Fast, affordable Internet access for all.
Broadband Comes Ashore on Block Island
The streaks of paint and tiny white flags popping up across Block Island are not signs of surrender. They are signs of progress. The popular summer tourist destination, nine miles off the coast of Rhode Island, is on the verge of building a Fiber-to-the-Home (FTTH) network, bringing gig-speed Internet connectivity to the more than 1,000 residents who call the community home.
The markers on residents’ property are plot points along the construction route as network planners prepare to start building the last-mile portion at the end of March.
On Feb. 4, BroadbandBI launched its website, announcing that the construction materials had finally arrived on the Island and signaling the start of construction would soon be underway.
Sertex, the company partnering with the town to build the network, is anticipating deploying more than 60 miles of fiber to deliver high-speed Internet service directly to homes and businesses in New Shoreham, the only town on Block Island.
Pop the Champagne
Residents there unanimously voted in July 2020 to pay for the construction of the island-wide network with $8 million in bonds. Approval for the project was so overwhelming that when the vote took place the Block Island School gymnasium erupted with cheers and applause.
Currently, there are still only three options for Internet service on the Island: Verizon DSL, satellite, and mobile services with the fastest speed advertised at 35 Megabits per second (Mbps). And for a period of time, it seemed as if residents were doomed to those tortoise-like speeds forever.
In 2014, the Block Island Times captured experiences from its readers after an especially frustrating summer of spotty service. One reader, Jessica Fischburg wrote, “We have Verizon and live down in Franklin Swamp. No cell service. Our Internet is painfully slow unless you wake up super early. We have no choice but to disconnect when we come out to the island!”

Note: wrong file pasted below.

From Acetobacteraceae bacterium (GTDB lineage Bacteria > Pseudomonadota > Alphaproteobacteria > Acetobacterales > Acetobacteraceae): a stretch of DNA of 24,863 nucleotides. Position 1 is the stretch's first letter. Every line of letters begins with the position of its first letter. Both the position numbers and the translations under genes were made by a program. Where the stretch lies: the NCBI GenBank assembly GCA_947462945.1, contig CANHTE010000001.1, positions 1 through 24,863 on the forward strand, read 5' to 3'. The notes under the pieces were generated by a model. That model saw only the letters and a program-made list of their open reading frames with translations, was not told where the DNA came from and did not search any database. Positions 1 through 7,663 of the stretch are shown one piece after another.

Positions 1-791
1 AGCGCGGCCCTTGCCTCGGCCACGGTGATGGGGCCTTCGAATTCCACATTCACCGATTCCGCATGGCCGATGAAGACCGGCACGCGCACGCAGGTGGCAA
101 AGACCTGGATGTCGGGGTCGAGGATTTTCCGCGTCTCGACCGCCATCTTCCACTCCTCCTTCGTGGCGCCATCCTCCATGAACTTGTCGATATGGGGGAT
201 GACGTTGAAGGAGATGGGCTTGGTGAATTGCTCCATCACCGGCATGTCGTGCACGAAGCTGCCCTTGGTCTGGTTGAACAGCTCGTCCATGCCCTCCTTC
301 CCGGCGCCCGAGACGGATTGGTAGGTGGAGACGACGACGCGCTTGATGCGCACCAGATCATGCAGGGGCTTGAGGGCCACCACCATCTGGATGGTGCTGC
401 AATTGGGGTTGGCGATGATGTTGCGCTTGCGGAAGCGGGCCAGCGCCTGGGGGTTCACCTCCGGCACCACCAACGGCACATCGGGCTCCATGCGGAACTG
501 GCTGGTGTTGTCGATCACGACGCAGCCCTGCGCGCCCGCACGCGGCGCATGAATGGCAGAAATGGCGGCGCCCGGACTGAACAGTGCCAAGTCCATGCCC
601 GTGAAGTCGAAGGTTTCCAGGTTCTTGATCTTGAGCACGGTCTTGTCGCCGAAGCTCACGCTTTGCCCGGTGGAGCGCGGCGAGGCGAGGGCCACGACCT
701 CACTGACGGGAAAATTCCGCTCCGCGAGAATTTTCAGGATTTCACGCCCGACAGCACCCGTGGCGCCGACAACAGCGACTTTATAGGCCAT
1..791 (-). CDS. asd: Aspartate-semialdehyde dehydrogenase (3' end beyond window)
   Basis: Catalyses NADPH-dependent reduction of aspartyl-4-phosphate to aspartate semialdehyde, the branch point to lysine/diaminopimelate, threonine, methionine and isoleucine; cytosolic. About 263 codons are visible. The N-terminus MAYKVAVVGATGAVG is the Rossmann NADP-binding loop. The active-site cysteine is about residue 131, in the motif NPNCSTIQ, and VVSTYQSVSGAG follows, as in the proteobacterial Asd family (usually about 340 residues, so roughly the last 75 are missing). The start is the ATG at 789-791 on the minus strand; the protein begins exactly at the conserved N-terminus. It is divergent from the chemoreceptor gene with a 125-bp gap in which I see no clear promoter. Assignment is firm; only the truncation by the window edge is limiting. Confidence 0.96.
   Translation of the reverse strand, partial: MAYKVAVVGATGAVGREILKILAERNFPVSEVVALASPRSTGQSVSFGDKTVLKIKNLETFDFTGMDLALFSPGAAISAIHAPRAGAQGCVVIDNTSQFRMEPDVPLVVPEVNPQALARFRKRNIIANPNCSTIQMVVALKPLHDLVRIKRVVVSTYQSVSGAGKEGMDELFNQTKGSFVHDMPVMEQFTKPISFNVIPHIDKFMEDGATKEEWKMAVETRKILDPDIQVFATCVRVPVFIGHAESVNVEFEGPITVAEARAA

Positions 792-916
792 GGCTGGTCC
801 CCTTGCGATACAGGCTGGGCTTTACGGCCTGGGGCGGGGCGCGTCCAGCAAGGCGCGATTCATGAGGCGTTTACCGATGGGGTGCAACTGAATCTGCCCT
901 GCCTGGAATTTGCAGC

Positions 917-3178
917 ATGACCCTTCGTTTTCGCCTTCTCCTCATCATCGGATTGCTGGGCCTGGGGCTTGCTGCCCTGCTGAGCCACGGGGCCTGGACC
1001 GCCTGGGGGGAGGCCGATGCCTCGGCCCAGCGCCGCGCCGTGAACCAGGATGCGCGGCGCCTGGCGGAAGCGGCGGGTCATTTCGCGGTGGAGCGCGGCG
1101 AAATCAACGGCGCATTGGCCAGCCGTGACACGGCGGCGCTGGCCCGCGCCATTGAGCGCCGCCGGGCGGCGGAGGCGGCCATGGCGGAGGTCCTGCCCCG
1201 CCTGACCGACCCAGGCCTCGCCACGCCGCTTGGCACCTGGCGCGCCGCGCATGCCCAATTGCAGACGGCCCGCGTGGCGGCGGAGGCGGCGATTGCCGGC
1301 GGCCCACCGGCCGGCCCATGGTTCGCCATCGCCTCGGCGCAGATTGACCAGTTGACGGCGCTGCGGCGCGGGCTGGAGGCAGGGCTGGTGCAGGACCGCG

The Answer Was Blowing in the Wind
But in 2016, a glimmer of hope came in the form of the first commercial offshore wind farm in the United States. Because of the Block Island Wind Farm, a direct fiber optic line into the nation’s power grid was installed underwater. By 2019 the island had its own middle-mile infrastructure in place in the form of the Community Anchor Institutions (CAI) Fiber Optic Network, making it the first municipally-owned fiber optic network in the state of Rhode Island.
With the eight strands of fiber making their way to the island, the town of New Shoreham turned to Sertex to build the network as the company has done in dozens of communities in the northeast.
The first island facilities connected to the CAI network were the medical center, school, public library, public safety complex, and town hall. That laid the foundation for the fiber network to be extended across the island.
With the launch of the BroadbandBI website in February residents across the island were encouraged by the Broadband Committee to register for service via the new website. To date, approximately 50 percent of island households registered for a drop, according to Michael Solitro, Sertex founder and CEO.
“All properties on the Island will receive a drop. There are approximately 1,650 existing developed properties that will be connected with fiber drops. Sertex will also be making provisions for future development on about 150 undeveloped sites,” Solitro said.